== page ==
Spend a moment thinking about how new transport technology might change commuting.
Do you see autonomous vehicles rapidly moving commuters without their trademark road rage? Or maybe robust public transit infrastructure travelling swiftly from one end of town to another? No matter what you imagined, we’re sure we can guess where you imagined it: a city.
Whether in sci-fi films or corporate reimaginings of public spaces, revolutions in mobility are often explored in the context of metropolises. And yet, cities aren’t the only places set to be overhauled in the face of evolving transport – the suburbs are also in for a change, and they’re where we could see some of the most significant developments.
Much like how the proliferation of highways and private automobiles made urban sprawl possible for workers, modern technology is again enticing former city dwellers toward the suburbs. We’ve already seen this start happening, with increasingly robust network infrastructure and shrinking computer sizes making it easier for many people to work remotely, benefiting those who aren’t fond of living in or travelling to large cities.
The oncoming rise of autonomous vehicles, on the other hand, could go a step further by convincing those who still need to work in cities to move into suburban areas regardless. Given that the time spent commuting in a driverless car can be used productively (or relaxingly), it’s likely that the prospect of travelling long distances for work will become more attractive to some. It’s for this reason that many developers believe residents will start tolerating longer commutes.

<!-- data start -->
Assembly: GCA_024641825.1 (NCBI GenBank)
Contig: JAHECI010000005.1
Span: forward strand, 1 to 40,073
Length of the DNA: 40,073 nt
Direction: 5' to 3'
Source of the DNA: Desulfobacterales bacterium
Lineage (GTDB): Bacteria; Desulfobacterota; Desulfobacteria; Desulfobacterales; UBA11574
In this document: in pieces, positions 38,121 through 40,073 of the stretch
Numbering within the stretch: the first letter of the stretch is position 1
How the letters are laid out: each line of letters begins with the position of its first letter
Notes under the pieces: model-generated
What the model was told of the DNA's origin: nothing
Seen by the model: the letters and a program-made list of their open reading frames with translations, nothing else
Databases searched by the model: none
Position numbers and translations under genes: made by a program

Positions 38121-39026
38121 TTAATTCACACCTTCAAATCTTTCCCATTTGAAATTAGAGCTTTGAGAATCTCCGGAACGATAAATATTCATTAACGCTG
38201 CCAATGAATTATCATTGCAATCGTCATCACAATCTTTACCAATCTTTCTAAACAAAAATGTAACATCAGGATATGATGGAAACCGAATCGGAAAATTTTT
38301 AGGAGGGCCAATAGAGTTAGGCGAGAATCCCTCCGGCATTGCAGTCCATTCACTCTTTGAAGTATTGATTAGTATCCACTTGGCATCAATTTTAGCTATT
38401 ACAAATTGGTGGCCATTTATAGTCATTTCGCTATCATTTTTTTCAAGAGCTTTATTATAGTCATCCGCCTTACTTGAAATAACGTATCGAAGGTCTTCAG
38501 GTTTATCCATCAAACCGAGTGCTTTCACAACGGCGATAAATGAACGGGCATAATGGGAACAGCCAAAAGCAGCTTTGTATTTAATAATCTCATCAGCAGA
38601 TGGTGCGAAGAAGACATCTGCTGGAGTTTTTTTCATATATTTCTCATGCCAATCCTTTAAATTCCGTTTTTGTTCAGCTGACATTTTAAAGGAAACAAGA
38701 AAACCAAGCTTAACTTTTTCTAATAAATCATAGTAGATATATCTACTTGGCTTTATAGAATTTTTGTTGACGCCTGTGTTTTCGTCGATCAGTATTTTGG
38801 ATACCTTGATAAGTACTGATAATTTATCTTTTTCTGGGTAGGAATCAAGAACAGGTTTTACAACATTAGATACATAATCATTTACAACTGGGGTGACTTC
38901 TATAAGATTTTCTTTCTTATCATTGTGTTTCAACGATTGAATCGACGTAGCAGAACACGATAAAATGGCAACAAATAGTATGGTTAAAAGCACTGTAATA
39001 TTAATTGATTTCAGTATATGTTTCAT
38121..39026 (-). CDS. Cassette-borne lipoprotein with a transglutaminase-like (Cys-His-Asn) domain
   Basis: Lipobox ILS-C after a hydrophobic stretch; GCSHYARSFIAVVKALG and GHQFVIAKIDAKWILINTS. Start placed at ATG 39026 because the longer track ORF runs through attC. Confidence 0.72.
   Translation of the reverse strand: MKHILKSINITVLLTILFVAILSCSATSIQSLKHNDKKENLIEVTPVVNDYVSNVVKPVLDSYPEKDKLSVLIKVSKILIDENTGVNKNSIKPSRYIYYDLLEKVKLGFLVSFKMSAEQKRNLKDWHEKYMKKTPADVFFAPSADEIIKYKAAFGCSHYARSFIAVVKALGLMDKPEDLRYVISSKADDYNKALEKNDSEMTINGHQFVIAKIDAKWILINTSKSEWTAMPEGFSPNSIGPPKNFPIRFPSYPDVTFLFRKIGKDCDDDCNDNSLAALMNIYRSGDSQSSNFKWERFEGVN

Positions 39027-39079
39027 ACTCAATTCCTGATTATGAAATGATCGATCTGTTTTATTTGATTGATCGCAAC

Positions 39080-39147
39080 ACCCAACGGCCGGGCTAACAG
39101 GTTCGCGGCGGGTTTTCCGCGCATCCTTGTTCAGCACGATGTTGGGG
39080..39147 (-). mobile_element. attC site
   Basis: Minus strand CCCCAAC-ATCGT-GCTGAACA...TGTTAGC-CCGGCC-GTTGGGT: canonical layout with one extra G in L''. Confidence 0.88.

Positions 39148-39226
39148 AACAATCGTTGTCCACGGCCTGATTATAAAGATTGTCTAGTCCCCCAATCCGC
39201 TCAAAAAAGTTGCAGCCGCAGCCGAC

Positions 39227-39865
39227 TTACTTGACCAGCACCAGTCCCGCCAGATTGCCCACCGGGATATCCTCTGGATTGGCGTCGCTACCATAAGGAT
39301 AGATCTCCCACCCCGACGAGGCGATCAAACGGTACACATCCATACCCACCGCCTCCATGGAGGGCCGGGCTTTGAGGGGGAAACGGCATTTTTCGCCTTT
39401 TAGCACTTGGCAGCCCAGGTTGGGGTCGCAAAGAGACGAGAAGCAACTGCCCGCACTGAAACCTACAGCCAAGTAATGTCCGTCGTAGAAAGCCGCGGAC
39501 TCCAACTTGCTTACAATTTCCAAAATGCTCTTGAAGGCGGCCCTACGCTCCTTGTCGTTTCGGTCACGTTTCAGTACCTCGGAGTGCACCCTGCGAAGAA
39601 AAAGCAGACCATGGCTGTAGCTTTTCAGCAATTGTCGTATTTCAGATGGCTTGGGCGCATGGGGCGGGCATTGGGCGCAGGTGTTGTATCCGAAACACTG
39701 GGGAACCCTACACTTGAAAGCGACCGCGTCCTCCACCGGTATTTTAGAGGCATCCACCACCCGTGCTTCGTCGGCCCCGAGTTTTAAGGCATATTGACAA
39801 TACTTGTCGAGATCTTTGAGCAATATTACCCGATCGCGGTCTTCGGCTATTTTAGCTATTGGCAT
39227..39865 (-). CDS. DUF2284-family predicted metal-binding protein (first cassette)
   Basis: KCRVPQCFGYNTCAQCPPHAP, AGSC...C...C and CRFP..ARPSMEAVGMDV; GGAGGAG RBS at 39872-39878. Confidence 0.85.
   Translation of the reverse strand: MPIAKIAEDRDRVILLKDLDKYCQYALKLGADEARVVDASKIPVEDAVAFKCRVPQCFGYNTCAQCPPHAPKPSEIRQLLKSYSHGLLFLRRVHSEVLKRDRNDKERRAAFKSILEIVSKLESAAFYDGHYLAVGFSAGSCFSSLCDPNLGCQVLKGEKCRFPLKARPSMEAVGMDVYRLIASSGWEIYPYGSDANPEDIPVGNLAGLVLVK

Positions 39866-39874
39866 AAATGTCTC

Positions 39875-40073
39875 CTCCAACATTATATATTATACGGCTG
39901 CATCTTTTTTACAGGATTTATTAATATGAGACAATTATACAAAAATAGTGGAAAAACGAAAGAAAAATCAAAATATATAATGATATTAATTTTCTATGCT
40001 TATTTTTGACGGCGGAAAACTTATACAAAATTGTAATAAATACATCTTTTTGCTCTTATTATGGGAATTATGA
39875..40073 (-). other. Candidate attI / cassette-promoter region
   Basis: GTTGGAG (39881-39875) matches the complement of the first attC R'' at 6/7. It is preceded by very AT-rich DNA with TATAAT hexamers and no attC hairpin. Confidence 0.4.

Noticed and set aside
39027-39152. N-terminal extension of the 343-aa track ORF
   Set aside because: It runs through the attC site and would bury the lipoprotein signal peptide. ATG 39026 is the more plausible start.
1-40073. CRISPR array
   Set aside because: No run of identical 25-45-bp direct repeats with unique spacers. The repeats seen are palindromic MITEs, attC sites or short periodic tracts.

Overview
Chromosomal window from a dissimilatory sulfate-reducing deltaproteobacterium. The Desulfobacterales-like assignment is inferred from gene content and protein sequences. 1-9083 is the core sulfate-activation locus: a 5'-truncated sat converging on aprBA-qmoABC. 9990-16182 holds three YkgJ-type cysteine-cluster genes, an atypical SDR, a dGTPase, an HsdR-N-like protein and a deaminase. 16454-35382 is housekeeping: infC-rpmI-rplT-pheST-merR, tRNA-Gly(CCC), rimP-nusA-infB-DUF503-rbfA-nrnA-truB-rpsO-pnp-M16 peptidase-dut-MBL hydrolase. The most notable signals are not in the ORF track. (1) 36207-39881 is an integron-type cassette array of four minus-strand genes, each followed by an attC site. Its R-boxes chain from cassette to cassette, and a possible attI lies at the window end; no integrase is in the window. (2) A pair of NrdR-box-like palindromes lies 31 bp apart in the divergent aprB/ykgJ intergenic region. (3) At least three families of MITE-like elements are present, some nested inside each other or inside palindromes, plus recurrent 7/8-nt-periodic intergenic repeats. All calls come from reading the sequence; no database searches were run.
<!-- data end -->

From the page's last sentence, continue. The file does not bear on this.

The limited access to goods that has often plagued less urbanized spaces could also be alleviated through novel transport methods. Drones provide a new way of delivering products in areas that are typically beset by logistical hurdles, all while reducing road traffic. Ultimately, the changing models of mobility are making the suburbs a more compelling home for people who would otherwise reside in cities.
But despite the conveniences afforded by modern technology, life and travel in the suburbs won’t become better simply because of these new ways of transporting people and products.
Autonomous vehicles, for all their potential to reduce congestion and travel times through communication and efficient movement, could end up adding to traffic if everyone insists on having their own car and forgoes public transit options. The increased demand on low-density housing could lead to more sprawl, impacting natural habitats. And small town brick-and-mortar retailers won’t necessarily benefit from swelling populations once delivery drones become commonplace.
But these challenges could be solved if the suburban migration causes governments and businesses to start paying attention to typically overlooked areas. After all, infrastructure in suburbs is often inadequate and inconsistent, marginalizing those with less access, and renewed investment and regulation could change that.
Incentivizing driverless car-sharing, for example, could mitigate congestion by encouraging commuters to rely on pools of autonomous taxis rather than private vehicles. This would in turn reduce the need for garages, and that space could be used for further development, much like the metropolitan parking complexes that are currently being repurposed by developers. And this more economical use of land could prevent natural habitats from being affected by further sprawl.
There’s no doubt that transformations in mobility are going to impact cities – after all, that’s where recent revolutions like ride-sharing apps came about. But as commuters and goods are given more ways to move around, it could be suburbs that start to look the most different.